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The Truth Behind Clinical Trials

05/05/2017 05:50 EDT | Updated 05/05/2017 05:50 EDT
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Scientists preparing to analyse samples from clinical trial, Jenner Institute, Oxford University

"They're working on it." A common thought we have when we think of the dedicated community of scientists and clinicians involved in medical research. But what we must realize is that we as patients and also those without illness, are crucial to this process.

For a new neurologic treatment to get from the lab counter to the pharmacy shelf it can take decades and well over a billion dollars. Approximately half of that time is spent in clinical trials. Yet close to 85% of all neurologic clinical trials are delayed due to recruitment difficulties and a shocking 30% fail to recruit a single subject. In the field of cancer research in the U.S., less than 5% of adults with cancer enrol in clinical trials.

The statistics may differ from disease to disease, but the challenges with clinical trial participation are seen across the spectrum of medical research. Any delay a study faces due to difficulty in finding participants, leads to a huge waste of resources, money and most importantly time. Without enough volunteers to participate in medical research the development of better treatments and ultimately a cure for the myriad of diseases that impact us all, will not be possible.

There are a number of issues that make enrolling in a clinical study that much more difficult, many of which are logistical. Accessibility may also be an issue as is not meeting the study criteria. But more significantly is that there is often a lack of knowledge and a number of myths and misconceptions about clinical trials that may influence a potential participant's decision. Here is a list of ten common concerns.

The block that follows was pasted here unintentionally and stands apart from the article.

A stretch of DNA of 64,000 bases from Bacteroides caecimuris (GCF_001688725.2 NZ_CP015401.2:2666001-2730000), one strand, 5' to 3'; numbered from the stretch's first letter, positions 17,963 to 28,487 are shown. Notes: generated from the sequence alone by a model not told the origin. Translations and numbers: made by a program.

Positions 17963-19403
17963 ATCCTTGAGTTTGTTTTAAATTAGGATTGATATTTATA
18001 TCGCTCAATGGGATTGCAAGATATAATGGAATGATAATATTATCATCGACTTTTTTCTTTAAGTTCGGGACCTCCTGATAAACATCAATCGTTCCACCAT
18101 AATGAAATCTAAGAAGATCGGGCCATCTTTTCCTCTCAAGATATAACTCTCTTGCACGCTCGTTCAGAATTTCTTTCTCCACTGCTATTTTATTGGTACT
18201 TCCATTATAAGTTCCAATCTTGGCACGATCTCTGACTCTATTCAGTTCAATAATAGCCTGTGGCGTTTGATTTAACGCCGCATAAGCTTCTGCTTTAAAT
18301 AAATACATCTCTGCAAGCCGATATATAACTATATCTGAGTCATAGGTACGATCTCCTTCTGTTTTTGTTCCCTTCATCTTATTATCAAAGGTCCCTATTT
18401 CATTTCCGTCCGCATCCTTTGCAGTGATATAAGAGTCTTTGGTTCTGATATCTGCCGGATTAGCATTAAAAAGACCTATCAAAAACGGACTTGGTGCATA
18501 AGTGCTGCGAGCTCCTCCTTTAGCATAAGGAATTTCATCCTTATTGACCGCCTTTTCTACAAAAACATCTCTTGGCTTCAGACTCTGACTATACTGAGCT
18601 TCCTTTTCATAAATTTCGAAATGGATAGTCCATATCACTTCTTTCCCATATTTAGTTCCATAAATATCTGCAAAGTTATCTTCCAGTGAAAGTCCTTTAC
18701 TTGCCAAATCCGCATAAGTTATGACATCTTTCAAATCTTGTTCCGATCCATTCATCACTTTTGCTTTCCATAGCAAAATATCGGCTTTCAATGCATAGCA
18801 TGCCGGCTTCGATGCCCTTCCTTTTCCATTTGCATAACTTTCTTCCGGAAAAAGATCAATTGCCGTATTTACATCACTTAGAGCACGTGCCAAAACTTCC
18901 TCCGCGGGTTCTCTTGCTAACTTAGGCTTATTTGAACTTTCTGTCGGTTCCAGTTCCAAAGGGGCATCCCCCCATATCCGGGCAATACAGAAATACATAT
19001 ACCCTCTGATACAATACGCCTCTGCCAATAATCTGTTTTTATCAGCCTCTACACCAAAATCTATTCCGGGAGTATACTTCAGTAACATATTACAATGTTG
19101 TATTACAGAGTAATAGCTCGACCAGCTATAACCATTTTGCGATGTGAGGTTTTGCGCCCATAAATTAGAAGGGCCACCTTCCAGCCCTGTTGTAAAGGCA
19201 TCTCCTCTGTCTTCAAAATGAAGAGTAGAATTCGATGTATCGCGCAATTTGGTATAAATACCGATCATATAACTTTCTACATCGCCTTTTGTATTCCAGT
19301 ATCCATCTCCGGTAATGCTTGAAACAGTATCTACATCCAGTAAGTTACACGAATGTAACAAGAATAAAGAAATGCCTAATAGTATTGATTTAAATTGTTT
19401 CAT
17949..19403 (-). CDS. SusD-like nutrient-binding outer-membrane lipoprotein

Clinical trials always involve taking new medications.

Not all clinical trials involve testing a new treatment. Some do of course but many are observational where scientists learn about particular disease states by monitoring a group of affected patients. Others may be testing an already approved and safe medication that is normally used for other health issues (known as repurposing an existing drug). There are a wide variety of options to become involved depending on what makes the most sense for you.

I don't really want to be the "test" subject for a brand new, unproven medication that they know nothing about. It's dangerous and too risky.

The drug development process is heavily regulated and monitored by a country's health authority. The largest numbers of participants are needed for phase 3 trials, which is further along the drug development pipeline. By this time the intervention or treatment has already passed safety studies and has been shown to be effective. Of course regardless of the stage of development, any treatment or clinical research has a certain degree of risk and it is important that you be comfortable with that possibility.

If I participate in a clinical trial, then I may get worse.

The premise of new interventions being tested is that they will result in benefit but of course you cannot be completely sure of the outcome. You may be given a treatment that is not as effective as the standard treatment or results in unexpected side effects. Likewise you may receive a new treatment that is better for your condition. It is your right as a clinical trial participant to withdraw from the study if you feel that your condition is worsening.